Elvira

E had been my first car. A teal, 1994 Ford Escort. Two-door, hatchback with crank handle windows and automatic seat belts. I named her Elvira after the song with the same title by the Oak Ridge Boys, mostly as a joke between me and my best friend, but it fit. On dreary Oregon mornings, her back window would fog as the heat dribbled out of the vents and the ghost of a previous owner’s window decal would appear, “Cornell College” it read. My dad told me to never brand a car with stickers. He said they made it harder to sell the car later, and were a pain to remove. I would obey his commandment until I turned 21 when I stuck a Human Rights Campaign sticker in the bottom right corner of Elvira’s back window. Elvira was my first taste of liberation, of freedom.


As a high schooler, late summer evenings would cause me and E to cruise to the 24-hour Starbucks near our suburb’s downtown and order frappuccinos with my friends. We’d then caravan to a nearby elementary school and play capture the flag in the empty fields behind the building until the owners of the neighboring houses threatened to call the cops. Mix CDs and movie soundtracks would play over her speakers, our taste in music changing as quickly as the trends that flimsily defined our teenage identities. Sometimes I’d play her namesake, serenading her with a fake twang, “Elvira, Elvira / my heart’s on fire, Elvira.”


After twelve years together, I chose to say goodbye to E. I bought a new car to match my first grown-up job. I couldn’t part with her at the dealership, trading her in was not an option. My dad asked if my brother could have her, Wes and his blended family could use a second reliable car. E was that if nothing else. I agreed to keep her in the family.


Parked in my driveway, I sat in the driver’s seat in E one last time. Just to her right was my new silver compact SUV. Compared to the smoothed curves of the sporty vehicle I had just driven off the lot, E was boxy and stout. Smirking, I remembered the time my best friend’s mom rode passenger and told me riding in E felt like riding in a roller skate. I took a final inhale of her scent. A mix of sun warmed industrial car seat upholstery and exhaust. I thanked her for being the first one to take me places, for being the first place that was all my own. Much of my life was viewed through her front windshield, myself changing only visible in her rear-view mirrors.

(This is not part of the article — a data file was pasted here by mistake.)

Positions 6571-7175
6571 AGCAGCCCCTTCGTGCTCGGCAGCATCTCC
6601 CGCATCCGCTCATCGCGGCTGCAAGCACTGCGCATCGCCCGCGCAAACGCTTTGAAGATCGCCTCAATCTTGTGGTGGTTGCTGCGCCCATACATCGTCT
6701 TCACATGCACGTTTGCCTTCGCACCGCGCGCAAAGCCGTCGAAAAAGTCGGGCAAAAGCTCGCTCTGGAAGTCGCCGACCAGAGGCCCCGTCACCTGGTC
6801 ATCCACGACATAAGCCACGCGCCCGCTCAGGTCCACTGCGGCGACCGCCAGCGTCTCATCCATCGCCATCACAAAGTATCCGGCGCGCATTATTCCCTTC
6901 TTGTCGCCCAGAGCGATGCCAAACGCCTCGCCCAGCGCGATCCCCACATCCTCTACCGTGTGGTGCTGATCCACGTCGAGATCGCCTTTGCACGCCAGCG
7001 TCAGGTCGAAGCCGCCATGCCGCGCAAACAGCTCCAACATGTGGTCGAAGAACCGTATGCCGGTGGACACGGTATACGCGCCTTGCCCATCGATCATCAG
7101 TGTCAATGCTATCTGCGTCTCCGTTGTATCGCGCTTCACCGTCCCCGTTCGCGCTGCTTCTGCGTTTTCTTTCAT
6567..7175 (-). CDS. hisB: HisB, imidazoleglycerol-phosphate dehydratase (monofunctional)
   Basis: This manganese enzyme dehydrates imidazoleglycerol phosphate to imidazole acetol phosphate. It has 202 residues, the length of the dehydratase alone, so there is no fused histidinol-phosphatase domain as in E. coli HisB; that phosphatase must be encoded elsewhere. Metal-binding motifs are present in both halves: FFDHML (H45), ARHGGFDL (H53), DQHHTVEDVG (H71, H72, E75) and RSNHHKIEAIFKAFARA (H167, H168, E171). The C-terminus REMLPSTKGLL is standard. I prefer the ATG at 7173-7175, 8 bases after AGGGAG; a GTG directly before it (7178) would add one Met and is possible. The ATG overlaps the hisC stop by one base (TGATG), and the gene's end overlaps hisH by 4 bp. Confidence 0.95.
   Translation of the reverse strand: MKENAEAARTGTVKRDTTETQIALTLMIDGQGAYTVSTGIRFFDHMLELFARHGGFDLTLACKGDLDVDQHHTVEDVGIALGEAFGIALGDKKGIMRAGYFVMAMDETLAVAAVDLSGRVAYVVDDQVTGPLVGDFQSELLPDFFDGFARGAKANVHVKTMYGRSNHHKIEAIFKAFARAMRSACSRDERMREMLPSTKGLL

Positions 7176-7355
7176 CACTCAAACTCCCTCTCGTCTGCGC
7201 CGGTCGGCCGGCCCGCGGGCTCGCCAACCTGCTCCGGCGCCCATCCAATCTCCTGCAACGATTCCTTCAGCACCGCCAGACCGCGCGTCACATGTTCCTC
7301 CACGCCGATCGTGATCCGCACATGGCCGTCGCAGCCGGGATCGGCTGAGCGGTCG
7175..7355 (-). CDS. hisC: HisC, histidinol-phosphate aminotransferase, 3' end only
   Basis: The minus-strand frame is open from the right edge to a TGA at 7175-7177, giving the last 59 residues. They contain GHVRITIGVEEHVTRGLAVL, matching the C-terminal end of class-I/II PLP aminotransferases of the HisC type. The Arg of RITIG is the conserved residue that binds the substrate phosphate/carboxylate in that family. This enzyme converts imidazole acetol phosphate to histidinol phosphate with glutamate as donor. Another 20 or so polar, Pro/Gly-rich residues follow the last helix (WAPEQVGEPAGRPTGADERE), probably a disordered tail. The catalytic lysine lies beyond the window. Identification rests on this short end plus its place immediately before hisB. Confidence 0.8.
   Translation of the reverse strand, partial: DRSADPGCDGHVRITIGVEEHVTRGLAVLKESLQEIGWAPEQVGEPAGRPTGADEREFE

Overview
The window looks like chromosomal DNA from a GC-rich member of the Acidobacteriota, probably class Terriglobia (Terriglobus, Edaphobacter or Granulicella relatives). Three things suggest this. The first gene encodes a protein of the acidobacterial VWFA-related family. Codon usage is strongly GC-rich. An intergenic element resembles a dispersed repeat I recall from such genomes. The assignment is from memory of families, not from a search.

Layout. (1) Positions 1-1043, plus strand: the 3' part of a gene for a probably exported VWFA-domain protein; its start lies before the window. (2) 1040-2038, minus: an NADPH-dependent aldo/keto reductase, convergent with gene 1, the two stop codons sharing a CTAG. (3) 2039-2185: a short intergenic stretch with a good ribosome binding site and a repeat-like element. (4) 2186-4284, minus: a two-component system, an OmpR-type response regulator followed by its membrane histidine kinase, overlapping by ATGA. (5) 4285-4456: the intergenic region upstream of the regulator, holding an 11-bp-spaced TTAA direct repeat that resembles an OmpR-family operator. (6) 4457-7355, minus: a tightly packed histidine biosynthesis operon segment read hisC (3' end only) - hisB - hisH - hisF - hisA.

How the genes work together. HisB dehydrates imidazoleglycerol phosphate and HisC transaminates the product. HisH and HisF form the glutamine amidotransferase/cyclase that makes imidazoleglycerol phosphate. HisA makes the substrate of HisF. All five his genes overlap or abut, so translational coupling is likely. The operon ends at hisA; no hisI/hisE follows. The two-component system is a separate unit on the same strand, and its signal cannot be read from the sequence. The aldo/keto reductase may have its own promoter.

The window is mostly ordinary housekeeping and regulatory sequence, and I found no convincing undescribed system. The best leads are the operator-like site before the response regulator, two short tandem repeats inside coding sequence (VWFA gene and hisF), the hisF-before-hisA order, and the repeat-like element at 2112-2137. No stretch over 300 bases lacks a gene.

Saying goodbye was a little easier with the expectation that could take a ride in Elvira every now and then. But I never got another ride. She disappeared a short while after my dad drove her north and delivered her to my brother. She was stolen from outside his apartment. Thinking of the violation she experienced—broken into, kidnapped—my heart sunk. My dad told me they had filed a report with the police, and the officers said most likely they would never see the vehicle again. A claim was submitted to the insurance company and the money was put toward a new car for my brother.


Her disappearance made me a near vigilante on the road every time I saw a teal Ford Escort from the 90’s. I’d do a double-take, could that be her? My heart rate would quicken as I accelerated to ride alongside the doppelganger on the highway until I saw a racing stripe or an extra set of doors along the side. Not her. Another let down. I finally resolved myself to the fact that Elvira was gone for good. I found myself appreciating my new car, the increased horsepower and automatic windows brought me into the current decade.


Just as Elvira had begun to fade into a comforting symbol of my young adulthood, she resurfaced. Unlike a missing pet, she wouldn’t be returned to us. As a result of the insurance claim, the vehicle was being impounded and put up for auction. In sharing the news, my dad jokingly asked me if I wanted to buy her. Even with all the logical reasons why I shouldn’t, I considered it for a few fleeting moments.


My dad interjected my silence, “you know whoever buys her is just going to use her for parts.”


My stomach churned as I imagined her scrapped in a junkyard. I thought of how she carried me from teenagehood into adulthood, to and from so many moments, mundane and remarkable. She was my voyaging vessel. Was this grief? Yes, I was grieving a twenty-year-old car, one that didn’t have reliable air conditioning and was equipped with a broken automatic seatbelt stuck in the locked position. Abandoning her, letting her find her final resting place, in some way was acknowledging all the versions of myself I also had to let go of—the cutthroat pre-med science student, the short-haired wannabe dyke falling in love for the first time, the evangelizing environmentalist. Nostalgia waxes brightest for our firsts, because they often hold our tenderness.


I never learned the outcome of the auction. My new car had gotten a name, Francis. She would carry me toward a whole set of other mundane and magnificent life moments. Honestly, I probably won’t remember her the way I will Elvira, because memory often compresses the second and thirds and sevenths into mixed images and we are left with the memory of our first, who, like Elvira, lit our hearts on fire.


Corin Bauman, hailing from the Pacific Northwest, currently lives in Houston, Texas with her wife and dog. Always enchanted with stories, she has been exploring her own storytelling voice through local writing workshops and the assistance of a loyal writing critique group.

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